The National Prosecuting Authority says its unaware of how leaked documents on Oscar Pistorius's trial have landed in the hands of media houses.
The National Prosecuting Authority (NPA) on Friday denied leaking documents on Olympian and Paralympian Oscar Pistorius's murder trial.
"We cannot make comments on something that we don't know, how it was leaked," said NPA spokesperson Medupi Simasiku.
"It was not leaked by us, and we don't know how it got in their [media houses] hands."
The NPA said it had not yet filed its replying documents to the high court in Pretoria.
Simasiku was reacting to different reports by EyeWitness News (EWN) and eNCA based on documents in their possession.
EWN reported that the state would rely on 13 facts to prove the blade runner was guilty of killing his girlfriend Reeva Steenkamp at his Pretoria East home last year. Pistorius said he thought she was an intruder.
EWN reported on Friday that statements from neighbours, forensic analysis of the scene, the post mortem report, and ballistic tests of the toilet door and firearm formed part of the 13 points the state would argue.
Prosecutor Gerrie Nel would present five witnesses who heard screams, which were "as described in the documents" extinguished at the same time as the gunshots, according to the broadcaster.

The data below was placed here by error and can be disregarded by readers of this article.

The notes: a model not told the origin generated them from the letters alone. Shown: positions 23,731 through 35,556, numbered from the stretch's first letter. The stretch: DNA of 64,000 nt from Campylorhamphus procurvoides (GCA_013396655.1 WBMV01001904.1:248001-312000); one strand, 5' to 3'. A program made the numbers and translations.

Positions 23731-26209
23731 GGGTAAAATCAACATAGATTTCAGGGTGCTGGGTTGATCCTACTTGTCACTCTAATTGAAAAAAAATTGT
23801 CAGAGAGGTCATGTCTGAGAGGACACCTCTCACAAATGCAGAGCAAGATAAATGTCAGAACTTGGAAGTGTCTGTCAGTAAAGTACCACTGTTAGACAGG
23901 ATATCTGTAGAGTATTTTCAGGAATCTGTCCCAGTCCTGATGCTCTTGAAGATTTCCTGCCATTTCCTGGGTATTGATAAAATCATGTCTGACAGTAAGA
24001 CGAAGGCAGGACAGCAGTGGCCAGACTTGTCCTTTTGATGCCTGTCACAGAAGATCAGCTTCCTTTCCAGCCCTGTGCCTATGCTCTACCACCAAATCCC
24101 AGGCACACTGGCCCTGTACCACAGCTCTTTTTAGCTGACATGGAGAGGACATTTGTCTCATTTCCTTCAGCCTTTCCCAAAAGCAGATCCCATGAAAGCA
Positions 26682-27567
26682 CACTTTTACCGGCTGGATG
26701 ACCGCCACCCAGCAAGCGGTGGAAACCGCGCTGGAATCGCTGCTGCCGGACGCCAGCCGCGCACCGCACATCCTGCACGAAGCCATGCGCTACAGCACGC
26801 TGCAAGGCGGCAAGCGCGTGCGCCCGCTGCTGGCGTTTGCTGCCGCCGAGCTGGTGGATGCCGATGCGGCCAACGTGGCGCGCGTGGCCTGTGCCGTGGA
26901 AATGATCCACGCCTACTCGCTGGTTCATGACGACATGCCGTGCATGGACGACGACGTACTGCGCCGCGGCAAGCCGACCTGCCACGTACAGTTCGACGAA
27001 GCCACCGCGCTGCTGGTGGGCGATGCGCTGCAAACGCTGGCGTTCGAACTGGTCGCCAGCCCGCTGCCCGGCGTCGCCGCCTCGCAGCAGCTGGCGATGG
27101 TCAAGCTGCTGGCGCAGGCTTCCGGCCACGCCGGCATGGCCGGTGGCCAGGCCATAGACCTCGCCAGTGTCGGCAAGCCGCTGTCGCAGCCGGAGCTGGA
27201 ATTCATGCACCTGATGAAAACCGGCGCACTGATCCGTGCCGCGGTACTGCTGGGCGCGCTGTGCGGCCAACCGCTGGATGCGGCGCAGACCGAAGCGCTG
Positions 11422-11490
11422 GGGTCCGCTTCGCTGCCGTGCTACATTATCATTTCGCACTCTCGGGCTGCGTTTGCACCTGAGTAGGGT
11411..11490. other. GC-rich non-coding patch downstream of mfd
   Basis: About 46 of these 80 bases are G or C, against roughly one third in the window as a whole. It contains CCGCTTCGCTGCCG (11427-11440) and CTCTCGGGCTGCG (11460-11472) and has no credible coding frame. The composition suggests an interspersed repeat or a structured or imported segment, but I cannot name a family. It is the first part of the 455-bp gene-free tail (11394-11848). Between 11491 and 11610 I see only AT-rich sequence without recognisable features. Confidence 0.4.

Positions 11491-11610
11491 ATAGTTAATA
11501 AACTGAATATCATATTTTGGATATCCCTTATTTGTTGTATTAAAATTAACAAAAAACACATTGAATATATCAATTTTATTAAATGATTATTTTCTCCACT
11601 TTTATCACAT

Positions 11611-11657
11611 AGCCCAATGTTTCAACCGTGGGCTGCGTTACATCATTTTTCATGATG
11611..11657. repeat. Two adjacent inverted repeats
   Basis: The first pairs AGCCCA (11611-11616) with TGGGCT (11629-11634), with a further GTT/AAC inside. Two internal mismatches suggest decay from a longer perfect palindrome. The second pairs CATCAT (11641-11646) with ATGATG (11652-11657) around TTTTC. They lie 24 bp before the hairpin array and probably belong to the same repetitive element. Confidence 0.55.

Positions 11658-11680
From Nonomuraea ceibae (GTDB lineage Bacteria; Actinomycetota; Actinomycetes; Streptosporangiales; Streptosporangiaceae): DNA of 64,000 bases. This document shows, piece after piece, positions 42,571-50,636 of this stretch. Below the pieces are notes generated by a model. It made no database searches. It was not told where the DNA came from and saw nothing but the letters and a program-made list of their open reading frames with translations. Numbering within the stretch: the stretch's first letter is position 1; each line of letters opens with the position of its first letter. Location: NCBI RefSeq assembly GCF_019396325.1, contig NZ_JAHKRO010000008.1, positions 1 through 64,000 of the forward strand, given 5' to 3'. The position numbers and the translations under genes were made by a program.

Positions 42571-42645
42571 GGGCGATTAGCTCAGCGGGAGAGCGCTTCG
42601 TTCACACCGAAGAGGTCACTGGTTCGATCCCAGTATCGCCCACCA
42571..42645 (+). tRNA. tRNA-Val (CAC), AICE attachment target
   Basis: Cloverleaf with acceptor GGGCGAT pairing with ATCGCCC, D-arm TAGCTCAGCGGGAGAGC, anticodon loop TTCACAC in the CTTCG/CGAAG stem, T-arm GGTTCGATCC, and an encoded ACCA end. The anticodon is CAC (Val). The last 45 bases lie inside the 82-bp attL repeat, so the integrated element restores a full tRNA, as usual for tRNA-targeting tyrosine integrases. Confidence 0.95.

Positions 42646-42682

It said the state would argue that the amount, trajectory and grouping of the shots fired through a locked door could only indicate a direct intention to kill. Nel would argue that the athlete's actions that night were far removed from that of a person thinking there was a burglar in the house.
eNCA reported that Pistorius was most likely on his stumps when he fired the shots, and this undermined the State's case that her killing was a premeditated murder.
The broadcaster reported that prosecutors claimed a year ago that he had put on his prosthetic legs, walked into his bathroom, positioned himself against the basin and fired the bullets he knew would kill Steenkamp.
The documents in eNCA's possession stated the state's own ballistics expert backed Pistorius's claim that he was on his stumps when he shot Steenkamp.
The expert also believed Pistorius fired from a distance greater than 60cm from the bathroom door – but closer than the 1.5m originally claimed by police.
eNCA said the state's evidence that Steenkamp was standing, facing the door when she was shot contradicted some media reports suggesting she was cowering. – Sapa